Investors have faced tough times for years, and things only seem to be getting worse. As Europe stubbornly fails to resolve its problems and Washington gridlock threatens the U.S. economy as well, 2012 could be a dangerous time for the stock market.

In times like these, the key is to protect your capital. That doesn't mean dumping stocks entirely, but it does mean making sure you have the best-quality stocks you can find -- and weeding out ones that aren't making the grade. You simply can't afford to take on big risk when the rewards simply aren't there.

Today, I'm looking at five stocks from the Dow Jones Industrials (INDEX: ^DJI) for which the consensus of analysts expects the worst returns next year. Those five Dow stocks are as follows:


Current Price

Target Price

Expected Gain

Expected Sales Growth

Expected EPS Growth

Verizon (NYSE: VZ) 38.42 39.14 2% 4.1% 15.9%
IBM (NYSE: IBM) 187.48 196.00 5% 3% 10.1%
McDonald's (NYSE: MCD) 98.14 103.48 5% 5.6% 9.6%
Wal-Mart (NYSE: WMT) 57.95 61.70 6% 5.2% 9.4%
Home Depot (NYSE: HD) 39.42 42.24 7% 3.4% 14.2%

Source: Yahoo! Finance. Prices as of Dec. 15 close.

Several of these stocks also made our list of Dow stocks that made investors happy in 2011, so no one's saying that these companies don't have strong businesses. But with so little upside potential, it's entirely possible that the shares have already run their course -- and if an overall downturn in stocks does happen, then these past winners could be the first on the chopping block.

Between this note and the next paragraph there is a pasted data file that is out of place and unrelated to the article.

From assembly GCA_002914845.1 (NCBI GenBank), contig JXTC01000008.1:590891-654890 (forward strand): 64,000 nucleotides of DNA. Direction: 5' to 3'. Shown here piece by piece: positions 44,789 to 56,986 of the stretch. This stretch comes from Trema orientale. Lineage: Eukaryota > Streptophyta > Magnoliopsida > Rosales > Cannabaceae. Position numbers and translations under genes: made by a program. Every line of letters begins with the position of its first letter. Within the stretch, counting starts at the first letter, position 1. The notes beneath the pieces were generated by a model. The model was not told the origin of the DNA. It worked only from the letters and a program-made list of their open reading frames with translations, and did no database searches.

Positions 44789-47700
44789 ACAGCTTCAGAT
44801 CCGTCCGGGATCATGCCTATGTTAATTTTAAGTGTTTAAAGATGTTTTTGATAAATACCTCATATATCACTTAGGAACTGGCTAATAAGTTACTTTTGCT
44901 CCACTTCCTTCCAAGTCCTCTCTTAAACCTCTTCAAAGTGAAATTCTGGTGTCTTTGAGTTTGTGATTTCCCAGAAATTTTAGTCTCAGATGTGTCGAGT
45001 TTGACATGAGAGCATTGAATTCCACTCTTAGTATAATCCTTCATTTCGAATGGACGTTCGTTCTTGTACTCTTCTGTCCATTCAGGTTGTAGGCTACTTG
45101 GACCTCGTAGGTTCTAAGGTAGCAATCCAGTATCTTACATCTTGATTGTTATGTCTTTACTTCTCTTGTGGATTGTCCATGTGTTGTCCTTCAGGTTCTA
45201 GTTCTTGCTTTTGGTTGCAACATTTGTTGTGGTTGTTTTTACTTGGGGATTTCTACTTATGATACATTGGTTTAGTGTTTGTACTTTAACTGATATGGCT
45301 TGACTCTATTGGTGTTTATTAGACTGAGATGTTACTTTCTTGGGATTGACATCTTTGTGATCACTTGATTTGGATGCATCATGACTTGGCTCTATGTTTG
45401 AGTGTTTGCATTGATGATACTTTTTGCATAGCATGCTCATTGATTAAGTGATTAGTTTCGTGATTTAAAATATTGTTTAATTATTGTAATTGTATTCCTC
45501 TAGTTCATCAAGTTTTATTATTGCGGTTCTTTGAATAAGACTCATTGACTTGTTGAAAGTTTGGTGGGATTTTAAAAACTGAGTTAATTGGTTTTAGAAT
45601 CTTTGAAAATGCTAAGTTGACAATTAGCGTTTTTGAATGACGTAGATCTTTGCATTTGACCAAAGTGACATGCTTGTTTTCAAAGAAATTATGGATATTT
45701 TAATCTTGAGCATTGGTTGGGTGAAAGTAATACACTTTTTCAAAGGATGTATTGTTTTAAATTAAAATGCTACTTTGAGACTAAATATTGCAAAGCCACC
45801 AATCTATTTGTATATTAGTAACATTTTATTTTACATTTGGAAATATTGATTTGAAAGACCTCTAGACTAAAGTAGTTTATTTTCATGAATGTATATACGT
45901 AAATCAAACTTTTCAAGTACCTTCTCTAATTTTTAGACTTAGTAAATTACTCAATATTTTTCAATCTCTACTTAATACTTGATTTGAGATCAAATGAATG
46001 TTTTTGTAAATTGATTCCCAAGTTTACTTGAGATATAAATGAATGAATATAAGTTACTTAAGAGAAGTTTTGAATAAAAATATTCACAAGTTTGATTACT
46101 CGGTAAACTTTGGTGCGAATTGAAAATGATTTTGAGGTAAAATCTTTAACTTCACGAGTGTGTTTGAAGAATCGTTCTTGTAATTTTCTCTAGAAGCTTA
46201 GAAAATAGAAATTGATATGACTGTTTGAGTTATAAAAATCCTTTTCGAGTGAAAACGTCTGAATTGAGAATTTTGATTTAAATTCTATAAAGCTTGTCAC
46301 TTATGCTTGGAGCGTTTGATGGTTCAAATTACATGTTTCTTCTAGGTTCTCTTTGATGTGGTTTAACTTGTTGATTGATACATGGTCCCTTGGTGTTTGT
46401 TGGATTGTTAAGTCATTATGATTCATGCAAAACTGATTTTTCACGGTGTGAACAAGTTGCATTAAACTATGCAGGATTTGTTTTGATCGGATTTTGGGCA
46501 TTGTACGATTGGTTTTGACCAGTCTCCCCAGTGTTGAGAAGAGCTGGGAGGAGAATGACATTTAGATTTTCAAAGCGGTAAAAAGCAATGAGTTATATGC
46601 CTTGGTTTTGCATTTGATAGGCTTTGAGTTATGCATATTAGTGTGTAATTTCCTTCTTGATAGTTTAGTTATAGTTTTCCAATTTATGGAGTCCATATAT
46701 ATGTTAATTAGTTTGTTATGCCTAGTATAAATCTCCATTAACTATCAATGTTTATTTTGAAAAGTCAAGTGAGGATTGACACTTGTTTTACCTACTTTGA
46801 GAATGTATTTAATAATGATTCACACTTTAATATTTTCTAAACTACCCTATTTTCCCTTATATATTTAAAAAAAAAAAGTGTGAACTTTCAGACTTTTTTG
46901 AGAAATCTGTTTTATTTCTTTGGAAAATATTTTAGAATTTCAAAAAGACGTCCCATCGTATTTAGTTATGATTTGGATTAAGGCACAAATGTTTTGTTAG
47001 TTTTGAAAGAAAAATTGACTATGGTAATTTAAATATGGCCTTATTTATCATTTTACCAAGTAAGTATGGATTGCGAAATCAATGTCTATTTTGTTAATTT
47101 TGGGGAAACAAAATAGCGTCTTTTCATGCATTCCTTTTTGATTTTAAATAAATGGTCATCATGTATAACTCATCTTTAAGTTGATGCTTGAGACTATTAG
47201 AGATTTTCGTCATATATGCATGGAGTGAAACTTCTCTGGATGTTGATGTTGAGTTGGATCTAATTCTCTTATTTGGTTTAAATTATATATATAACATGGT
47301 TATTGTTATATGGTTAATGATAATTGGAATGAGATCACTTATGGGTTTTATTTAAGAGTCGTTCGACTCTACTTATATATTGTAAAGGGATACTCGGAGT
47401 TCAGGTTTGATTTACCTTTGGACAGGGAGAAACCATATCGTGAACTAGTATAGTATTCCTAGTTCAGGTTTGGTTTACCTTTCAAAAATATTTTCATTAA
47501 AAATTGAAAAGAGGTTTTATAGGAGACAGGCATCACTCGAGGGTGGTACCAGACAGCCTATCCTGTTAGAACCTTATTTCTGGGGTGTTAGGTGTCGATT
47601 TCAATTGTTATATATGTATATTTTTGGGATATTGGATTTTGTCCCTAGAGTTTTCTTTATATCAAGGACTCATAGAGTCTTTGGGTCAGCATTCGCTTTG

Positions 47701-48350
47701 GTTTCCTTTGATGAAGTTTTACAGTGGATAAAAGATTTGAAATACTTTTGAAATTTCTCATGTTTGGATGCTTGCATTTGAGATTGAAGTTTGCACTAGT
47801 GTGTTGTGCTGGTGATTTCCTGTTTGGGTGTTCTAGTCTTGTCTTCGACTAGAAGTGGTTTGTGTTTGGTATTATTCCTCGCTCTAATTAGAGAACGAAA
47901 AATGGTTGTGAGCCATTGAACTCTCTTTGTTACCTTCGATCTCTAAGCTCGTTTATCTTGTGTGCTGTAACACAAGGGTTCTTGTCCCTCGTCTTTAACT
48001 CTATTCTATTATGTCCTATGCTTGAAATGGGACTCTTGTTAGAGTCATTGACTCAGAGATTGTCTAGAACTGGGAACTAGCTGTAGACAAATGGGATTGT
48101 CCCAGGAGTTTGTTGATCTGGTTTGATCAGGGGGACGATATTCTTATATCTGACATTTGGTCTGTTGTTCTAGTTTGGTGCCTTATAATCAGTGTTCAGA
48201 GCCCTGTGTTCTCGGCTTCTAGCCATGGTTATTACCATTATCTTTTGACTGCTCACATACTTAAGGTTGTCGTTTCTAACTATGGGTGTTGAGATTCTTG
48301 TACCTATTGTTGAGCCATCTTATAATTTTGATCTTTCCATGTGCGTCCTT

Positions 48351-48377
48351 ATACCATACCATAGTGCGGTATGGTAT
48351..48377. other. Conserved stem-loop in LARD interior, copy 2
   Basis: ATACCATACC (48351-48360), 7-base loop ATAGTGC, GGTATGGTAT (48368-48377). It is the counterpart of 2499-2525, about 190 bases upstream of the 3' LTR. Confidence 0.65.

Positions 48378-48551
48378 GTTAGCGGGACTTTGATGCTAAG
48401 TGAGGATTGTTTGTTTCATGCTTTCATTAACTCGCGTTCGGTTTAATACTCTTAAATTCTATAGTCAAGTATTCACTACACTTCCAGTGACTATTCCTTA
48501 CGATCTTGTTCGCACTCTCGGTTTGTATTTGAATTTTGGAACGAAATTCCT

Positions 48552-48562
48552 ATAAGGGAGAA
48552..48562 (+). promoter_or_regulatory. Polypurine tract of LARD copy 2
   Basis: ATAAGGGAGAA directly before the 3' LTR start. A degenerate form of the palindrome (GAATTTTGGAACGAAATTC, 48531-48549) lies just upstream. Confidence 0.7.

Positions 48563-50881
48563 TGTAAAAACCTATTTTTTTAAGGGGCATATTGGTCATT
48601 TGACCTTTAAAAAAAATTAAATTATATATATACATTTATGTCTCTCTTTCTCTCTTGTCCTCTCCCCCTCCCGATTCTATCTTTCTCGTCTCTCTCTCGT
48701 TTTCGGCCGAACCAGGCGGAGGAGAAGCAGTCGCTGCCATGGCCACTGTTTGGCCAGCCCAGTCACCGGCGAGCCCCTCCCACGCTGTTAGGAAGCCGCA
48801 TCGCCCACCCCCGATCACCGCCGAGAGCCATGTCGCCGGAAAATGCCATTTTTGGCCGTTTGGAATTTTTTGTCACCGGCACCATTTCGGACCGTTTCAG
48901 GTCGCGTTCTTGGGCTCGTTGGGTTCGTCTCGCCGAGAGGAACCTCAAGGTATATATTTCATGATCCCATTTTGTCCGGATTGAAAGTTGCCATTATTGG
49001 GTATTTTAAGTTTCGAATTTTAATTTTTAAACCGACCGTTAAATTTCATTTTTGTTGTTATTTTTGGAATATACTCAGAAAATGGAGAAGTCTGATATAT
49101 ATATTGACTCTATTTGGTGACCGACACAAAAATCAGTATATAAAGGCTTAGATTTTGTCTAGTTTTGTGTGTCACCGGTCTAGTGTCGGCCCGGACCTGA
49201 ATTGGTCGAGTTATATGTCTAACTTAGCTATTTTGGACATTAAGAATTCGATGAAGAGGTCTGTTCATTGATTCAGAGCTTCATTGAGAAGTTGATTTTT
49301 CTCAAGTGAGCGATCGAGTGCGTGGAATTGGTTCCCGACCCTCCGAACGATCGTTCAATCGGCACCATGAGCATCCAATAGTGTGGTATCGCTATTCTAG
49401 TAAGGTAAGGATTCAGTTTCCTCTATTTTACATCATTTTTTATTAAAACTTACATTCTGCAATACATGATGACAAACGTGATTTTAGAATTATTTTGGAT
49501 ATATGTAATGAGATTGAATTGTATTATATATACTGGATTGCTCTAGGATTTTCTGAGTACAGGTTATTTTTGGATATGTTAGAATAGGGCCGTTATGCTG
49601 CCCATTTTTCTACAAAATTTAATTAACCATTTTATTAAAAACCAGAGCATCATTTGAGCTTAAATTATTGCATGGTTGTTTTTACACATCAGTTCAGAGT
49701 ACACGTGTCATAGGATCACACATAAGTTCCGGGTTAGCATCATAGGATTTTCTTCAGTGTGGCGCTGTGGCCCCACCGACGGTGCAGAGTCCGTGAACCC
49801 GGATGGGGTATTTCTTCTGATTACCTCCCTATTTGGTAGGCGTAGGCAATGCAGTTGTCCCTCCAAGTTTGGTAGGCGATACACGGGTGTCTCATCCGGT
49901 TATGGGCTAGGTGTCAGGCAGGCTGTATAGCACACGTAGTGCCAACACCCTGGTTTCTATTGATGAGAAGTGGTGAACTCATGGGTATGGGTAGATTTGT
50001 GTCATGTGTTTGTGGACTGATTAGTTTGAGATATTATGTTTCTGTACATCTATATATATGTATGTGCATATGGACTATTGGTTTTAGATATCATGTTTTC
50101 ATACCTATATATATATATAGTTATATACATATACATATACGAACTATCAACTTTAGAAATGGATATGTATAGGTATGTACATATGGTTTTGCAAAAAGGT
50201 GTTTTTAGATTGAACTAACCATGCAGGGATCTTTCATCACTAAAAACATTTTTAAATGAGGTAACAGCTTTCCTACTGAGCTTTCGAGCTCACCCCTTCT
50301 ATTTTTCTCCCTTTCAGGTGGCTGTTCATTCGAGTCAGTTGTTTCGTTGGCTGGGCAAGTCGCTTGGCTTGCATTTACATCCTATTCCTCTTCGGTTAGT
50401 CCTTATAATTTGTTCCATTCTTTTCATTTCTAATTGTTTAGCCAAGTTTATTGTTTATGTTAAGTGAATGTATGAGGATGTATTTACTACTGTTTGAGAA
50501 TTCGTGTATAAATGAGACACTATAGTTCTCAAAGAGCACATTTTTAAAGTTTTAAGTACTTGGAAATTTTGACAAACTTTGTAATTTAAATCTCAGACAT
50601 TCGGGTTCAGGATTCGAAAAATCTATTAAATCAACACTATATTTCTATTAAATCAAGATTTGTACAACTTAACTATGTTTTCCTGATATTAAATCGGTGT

Even though you shouldn't just sell first and ask questions later based simply on pessimistic target prices, it gives you a good way to focus your research. So let's take a closer look at these five stocks to find out what else we can learn.

Are analysts too pessimistic?
That's the way to look at those stocks from the bearish perspective, which the consensus of analysts seems to favor. While analysts make plenty of mistakes, they're more often too rosy in their outlooks than too dour.

Still, with these stocks appearing fully priced, the slightest bad news could send them reeling. With such high expectations, you might want a stock that gives you a bigger margin of safety for next year.

To find exactly those kinds of stocks, I have a suggestion: Check out this free special report from the Motley Fool, which details five stocks that the Fool owns for its own portfolio. We think you should own them, too, but you can't buy them if you don't know what they are. So check out these stock ideas for yourself.

This article represents the opinion of the writer, who may disagree with the “official” recommendation position of a Motley Fool premium advisory service. We’re motley! Questioning an investing thesis -- even one of our own -- helps us all think critically about investing and make decisions that help us become smarter, happier, and richer.